For Men Only: The Hair Loss-Heart Disease Connection

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An analysis of 6 previous studies including almost 37,000 men has reaffirmed our suspicion that male baldness is associated with an increased risk of heart disease*. The risk is prominent only with vertex baldness (i.e., on the crown of the head) and increases with the severity of the baldness. Men with severe vertex baldness have about a 50 percent greater risk of heart disease than their more hirsute counterparts, according to the meta-analysis. The studies followed men over an average period of 11 to 14 years. This risk applies to men both young and old. Frontal baldness–aka the receding hairline–was not found to have a significant association with heart disease.

Scientists don’t know why vertex baldness is associated with heart disease. One postulate is that the male hormones that cause baldness may also increase the risk of atherosclerosis (the accumulation of fats and cholesterol that harden and narrow arteries, which can impede blood flow) but this hasn’t been proven.

Now, before you reach for a mirror and start panicking, you should know that this increased risk is smaller than that associated with more traditional risk factors such as smoking, hypertension, diabetes, and obesity. The value of this study lies primarily in alerting balding men of their increased risk for heart disease, to encourage them to see their primary health care providers as needed, and to be proactive about managing their overall risk. Understanding your risks and discussing them with your provider will help you maximize lifestyle interventions, control other risk factors, and monitor and manage blood pressure and elevated blood sugars and cholesterols appropriately. There are, of course, other measures that you can do on your own: Don’t smoke, exercise regularly, maintain a healthy weight, and eat a balanced diet.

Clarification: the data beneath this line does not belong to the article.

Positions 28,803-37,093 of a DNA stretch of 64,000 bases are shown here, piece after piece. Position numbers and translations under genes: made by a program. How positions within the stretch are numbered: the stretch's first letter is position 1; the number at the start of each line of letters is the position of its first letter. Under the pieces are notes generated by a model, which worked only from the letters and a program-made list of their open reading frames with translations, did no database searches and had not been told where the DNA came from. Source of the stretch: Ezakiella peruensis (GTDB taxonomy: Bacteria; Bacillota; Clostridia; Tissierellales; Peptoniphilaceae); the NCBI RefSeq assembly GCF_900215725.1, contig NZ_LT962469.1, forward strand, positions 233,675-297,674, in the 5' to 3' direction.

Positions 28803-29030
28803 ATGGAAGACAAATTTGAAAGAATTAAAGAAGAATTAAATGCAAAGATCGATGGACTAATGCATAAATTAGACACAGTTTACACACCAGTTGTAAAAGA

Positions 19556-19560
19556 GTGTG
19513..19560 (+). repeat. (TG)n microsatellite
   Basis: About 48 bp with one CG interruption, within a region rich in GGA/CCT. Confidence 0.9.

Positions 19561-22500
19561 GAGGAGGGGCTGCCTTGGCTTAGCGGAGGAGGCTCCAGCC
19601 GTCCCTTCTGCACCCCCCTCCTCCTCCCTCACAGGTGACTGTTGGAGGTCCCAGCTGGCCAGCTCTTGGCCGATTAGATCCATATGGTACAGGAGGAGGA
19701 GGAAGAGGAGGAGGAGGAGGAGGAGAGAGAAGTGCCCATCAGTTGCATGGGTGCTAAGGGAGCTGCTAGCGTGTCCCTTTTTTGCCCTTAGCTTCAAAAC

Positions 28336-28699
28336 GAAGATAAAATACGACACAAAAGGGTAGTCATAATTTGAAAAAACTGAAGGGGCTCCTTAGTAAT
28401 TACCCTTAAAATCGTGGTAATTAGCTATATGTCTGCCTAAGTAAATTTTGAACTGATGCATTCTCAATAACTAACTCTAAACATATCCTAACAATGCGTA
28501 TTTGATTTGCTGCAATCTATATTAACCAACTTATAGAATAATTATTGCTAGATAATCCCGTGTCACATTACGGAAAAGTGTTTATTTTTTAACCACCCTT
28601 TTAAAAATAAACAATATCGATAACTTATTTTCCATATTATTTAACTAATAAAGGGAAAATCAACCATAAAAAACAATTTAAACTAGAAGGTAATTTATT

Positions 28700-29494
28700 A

And, no, getting a hair transplant won’t help.

*In this study, heart disease was defined as any of the following: coronary artery disease, a heart attack, cardiac-related chest pain (angina), and damage to the heart muscle.

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The One Medical blog is published by One Medical, an innovative primary care practice with offices in Boston, Chicago, Los Angeles, New York, Phoenix, the San Francisco Bay Area, Seattle, and Washington, DC.

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